Already, a few states have faced insurgency from Naxalites and the internal security threat from this movement is a concern.

Fifth, as discussed, significant progress has been made in improving primary and tertiary education. The success of primary education has meant the demand for the secondary education infrastructure is beginning to rise rapidly.

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India's economic growth underwent a structural shift at the start of the 1980s. Over the decade, the government took an attitude shift in favour of the private sector.

India's economic growth averaged 5.7 per cent a year in the 1980s versus 3.5 per cent in the prior three decades. Since 1991, India has initiated major liberalisation measures, adopting the open-economy model. India has achieved average growth of 6.6 per cent a year since 1991, and in the past five years, growth has averaged 8.5 per cent.

The emphasis for China remains manufacturing and for India, services.

A simplistic way to account for growth in a country would be to consider the contributions from the three basic drivers: (1) labour force inputs, (2) capital inputs, and (3) Total Factor Productivity (TFP). TFP is that part of non-factor inputs that enables higher growth with less application of factor inputs. It encompasses the contribution of technology and managerial aspects to the growth of real output.

The two major areas where India's growth suffers compared with that of China are capital accumulation and lower productivity growth.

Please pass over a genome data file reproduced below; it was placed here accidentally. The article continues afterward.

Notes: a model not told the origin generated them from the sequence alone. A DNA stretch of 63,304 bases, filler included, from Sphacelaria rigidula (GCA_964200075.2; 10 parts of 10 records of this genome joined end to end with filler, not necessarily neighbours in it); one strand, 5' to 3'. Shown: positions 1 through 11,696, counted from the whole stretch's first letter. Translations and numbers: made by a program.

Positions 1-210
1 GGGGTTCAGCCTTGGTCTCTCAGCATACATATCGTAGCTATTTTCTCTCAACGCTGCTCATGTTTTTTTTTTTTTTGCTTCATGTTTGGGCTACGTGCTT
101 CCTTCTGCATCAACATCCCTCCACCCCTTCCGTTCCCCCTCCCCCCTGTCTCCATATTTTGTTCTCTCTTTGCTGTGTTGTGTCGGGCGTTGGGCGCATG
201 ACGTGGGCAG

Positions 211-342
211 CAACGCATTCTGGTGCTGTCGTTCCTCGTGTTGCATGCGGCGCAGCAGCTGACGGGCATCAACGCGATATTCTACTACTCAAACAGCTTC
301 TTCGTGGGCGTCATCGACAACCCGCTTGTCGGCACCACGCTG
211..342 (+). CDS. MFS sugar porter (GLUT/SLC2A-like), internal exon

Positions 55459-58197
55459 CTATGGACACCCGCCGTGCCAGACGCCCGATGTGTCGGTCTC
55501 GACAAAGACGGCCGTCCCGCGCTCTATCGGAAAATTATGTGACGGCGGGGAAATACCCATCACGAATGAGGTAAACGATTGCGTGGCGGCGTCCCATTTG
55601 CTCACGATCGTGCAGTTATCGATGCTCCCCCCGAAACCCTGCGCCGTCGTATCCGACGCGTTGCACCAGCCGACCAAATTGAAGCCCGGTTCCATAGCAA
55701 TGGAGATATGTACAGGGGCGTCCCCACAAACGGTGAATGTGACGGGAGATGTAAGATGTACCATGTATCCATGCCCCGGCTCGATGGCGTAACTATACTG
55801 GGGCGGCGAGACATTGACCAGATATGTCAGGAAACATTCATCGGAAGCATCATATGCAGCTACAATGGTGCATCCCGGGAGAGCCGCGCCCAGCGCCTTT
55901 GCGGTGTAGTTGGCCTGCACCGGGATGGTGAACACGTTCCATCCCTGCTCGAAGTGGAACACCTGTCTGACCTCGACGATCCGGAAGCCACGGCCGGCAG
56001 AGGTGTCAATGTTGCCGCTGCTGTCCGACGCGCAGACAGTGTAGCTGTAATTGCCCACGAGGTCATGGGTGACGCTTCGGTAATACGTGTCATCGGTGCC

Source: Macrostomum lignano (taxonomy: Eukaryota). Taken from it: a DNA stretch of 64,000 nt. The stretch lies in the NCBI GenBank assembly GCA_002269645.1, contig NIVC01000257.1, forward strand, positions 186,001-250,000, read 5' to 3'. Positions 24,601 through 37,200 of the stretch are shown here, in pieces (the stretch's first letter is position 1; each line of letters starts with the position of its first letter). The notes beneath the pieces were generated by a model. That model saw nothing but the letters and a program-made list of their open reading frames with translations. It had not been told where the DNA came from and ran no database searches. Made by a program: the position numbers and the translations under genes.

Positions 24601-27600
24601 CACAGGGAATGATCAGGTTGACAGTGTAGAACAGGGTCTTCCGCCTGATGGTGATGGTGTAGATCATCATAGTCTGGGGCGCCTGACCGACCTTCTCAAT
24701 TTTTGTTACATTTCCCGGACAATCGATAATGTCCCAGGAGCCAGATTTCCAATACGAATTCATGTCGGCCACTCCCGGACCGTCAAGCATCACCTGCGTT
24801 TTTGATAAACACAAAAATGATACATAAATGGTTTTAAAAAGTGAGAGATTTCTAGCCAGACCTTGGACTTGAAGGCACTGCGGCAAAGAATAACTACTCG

In the past 10 years, on average, about 5.4 percentage points of China's GDP growth was accounted for by capital accumulation, supported by a high national savings rate.

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In comparison, capital accumulation in India contributed only about 3.4 percentage points of GDP growth. For India, the proportion of its growth accounted for by TFP was lower than that for China on average in the past 10 years.

Although in nominal US dollar terms, India's GDP is 26 per cent of China's size, India's consumption spending is about 38 per cent of China's. India's overall consumption-to-GDP ratio was 70 per cent in 2009 compared with 49 per cent for China.

Over the years, as the age-dependency ratio has declined, the two countries' consumption-to-GDP ratios have also decline.

Even so, India's consumption-to-GDP ratio is slightly higher than China's relative to the demographic position. India's active consumerism culture, populist attitude of the government, and larger share of household income in GDP are key reasons for consumption's relatively higher share of GDP.

Over the next few years, as China's age-dependency starts to rise, it will see a gradual rise in consumption to GDP, whereas in India, as its age-dependency ratio continues to decline, we expect a further reduction in consumption to GDP.

However, whether India manages to live up to the huge potential that the optimistic Morgan Stanley report outlines is debatable and solely depends on the government's policy thrust and intentions.